• Join over 1.2 million students every month
  • Accelerate your learning by 29%
  • Unlimited access from just £6.99 per month

Number Grid.

Extracts from this document...

Introduction

Number Grid. Using the following rule: find the product of the top left and bottom right number in a square. Do the same thing with the bottom left and top right. Calculate the difference. Investigate. To start this investigation I used a number grid from which I could take a box out and use to find the differences. 1 2 3 4 5 6 7 8 9 10 11 12 13 14 15 16 17 18 19 20 21 22 23 24 25 26 27 28 ...read more.

Middle

85 86 87 88 89 90 91 92 93 94 95 96 97 98 99 100 This grid contains one variable, The fact that the box, contained inside the grid is a square. For each example I will show that I worked out the differences both by using the existing maths I knew and by using a formula, which I devised. Existing Maths/Multiplication. 13 ? 22 = 286 12 ? ...read more.

Conclusion

1 2 3 4 5 6 7 8 9 10 11 12 13 14 15 16 17 18 19 20 21 22 23 24 25 26 27 28 29 30 31 32 33 34 35 36 37 38 39 40 41 42 43 44 45 46 47 48 49 50 51 52 53 54 55 56 57 58 59 60 For this example I used a 4 ? 4 square. This could be classed as changing a variable but it is not as it is changing the value of a variable. Multiplication 17 ? 44 = 748 14 ? 47 = 658 ...read more.

The above preview is unformatted text

This student written piece of work is one of many that can be found in our GCSE Number Stairs, Grids and Sequences section.

Found what you're looking for?

  • Start learning 29% faster today
  • 150,000+ documents available
  • Just £6.99 a month

Not the one? Search for your essay title...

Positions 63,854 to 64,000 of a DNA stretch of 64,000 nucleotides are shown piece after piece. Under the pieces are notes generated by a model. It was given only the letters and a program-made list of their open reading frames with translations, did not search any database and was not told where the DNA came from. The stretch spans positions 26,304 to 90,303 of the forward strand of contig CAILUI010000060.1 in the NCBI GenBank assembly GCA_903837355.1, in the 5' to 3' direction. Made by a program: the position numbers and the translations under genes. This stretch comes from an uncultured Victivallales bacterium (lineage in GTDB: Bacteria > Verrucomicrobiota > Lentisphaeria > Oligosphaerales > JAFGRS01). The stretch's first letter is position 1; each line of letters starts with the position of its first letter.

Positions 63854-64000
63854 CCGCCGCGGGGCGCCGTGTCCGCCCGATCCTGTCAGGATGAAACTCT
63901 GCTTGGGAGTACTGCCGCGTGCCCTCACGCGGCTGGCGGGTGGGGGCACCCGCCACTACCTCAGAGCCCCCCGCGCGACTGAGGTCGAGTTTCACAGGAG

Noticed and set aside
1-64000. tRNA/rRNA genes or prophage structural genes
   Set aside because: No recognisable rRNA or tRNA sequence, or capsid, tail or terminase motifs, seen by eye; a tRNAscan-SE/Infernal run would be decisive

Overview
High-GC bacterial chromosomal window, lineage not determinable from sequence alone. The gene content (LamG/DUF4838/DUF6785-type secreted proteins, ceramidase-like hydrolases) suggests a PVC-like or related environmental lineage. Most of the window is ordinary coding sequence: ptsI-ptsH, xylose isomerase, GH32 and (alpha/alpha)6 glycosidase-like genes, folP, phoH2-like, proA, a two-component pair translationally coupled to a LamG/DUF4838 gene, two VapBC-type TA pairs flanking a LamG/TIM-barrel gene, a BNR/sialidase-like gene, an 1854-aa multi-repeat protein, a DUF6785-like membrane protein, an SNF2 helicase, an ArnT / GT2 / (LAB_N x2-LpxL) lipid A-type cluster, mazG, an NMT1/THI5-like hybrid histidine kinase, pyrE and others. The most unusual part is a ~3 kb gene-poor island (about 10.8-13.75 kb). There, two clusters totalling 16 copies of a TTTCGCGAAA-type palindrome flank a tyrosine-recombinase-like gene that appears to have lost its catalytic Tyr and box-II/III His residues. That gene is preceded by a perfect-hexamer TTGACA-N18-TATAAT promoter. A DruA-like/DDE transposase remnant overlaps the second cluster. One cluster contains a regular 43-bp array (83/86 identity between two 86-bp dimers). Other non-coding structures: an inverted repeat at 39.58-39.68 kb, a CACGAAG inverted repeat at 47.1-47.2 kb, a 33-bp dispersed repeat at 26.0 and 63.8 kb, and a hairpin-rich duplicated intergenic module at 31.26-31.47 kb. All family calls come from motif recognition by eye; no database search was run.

• Join over 1.2 million students every month
  • Accelerate your learning by 29%
  • Unlimited access from just £6.99 per month

See related essaysSee related essays

Related GCSE Number Stairs, Grids and Sequences essays

  1. Number Grid Investigation.

    z ( n - 1 )� So, if for example we were given a 3 X 3 square taken from a 9 wide grid the calculation would be: 9(3-1)�. For 3 X 2, 4 X 2, 5 X 2 etc...

  2. Maths - number grid

    I am now going to continue my investigation by increasing again to a larger square. Furthering my investigation I will now continue on and increase my square size to 4x4 as I did in chapter one, this is to help me come to an overall formula.

  1. number grid

    right number and the bottom left number in any 2 X 4 grid inside a 10 X 10 grid will always be 30. Now I will draw a 2 X 4 grid to test if my theory is correct. 71 72 73 74 81 82 83 84 71 x 84

  2. Mathematical Coursework: 3-step stairs

    15 16 17 18 19 20 21 22 23 24 1 2 3 4 5 6 7 8 9 10 11 12 1. 1+2+3+13+14+25= 58 133 134 135 136 137 138 139 140 141 142 143 144 121 122 123 124 125 126 127 128 129 130 131 132 109

  1. number grid investigation]

    I will now investigate to check if all examples of 5x5 grid boxes demonstrate this trend in difference. I will conduct this research using another 2 of these boxes from the overall cardinal10x10 number grid. My predication also seems to be true in the cases of the previous 2 number boxes.

  2. number grid

    = 160 When finding the general formula for any number (n), both answers begin with the equation n2+44n, which signifies that they can be manipulated easily. Because the second answer has +160 at the end, it demonstrates that no matter what number is chosen to begin with (n), a difference of 160 will always be present.

  1. Algebra Investigation - Grid Square and Cube Relationships

    Although it is quite certain that this trend would be observed in all number boxes of this instance, it is necessary to find an algebraic formula to prove that the difference remains invariable. Any 5x5 square box on the 10x10 grid can be expressed in this way: n n+1 n+2

  2. Number grid Investigation

    78 79 80 88 89 90 98 99 100 78 x 100 = 7800 98 x 80 = 7840 7840 - 7800 = 40 The difference is always 40 in a 3x3 box. After proving and verifying 4 times that 3x3 box in a 10x10 grid difference is 40, I

  • Over 160,000 pieces
    of student written work
  • Annotated by
    experienced teachers
  • Ideas and feedback to
    improve your own work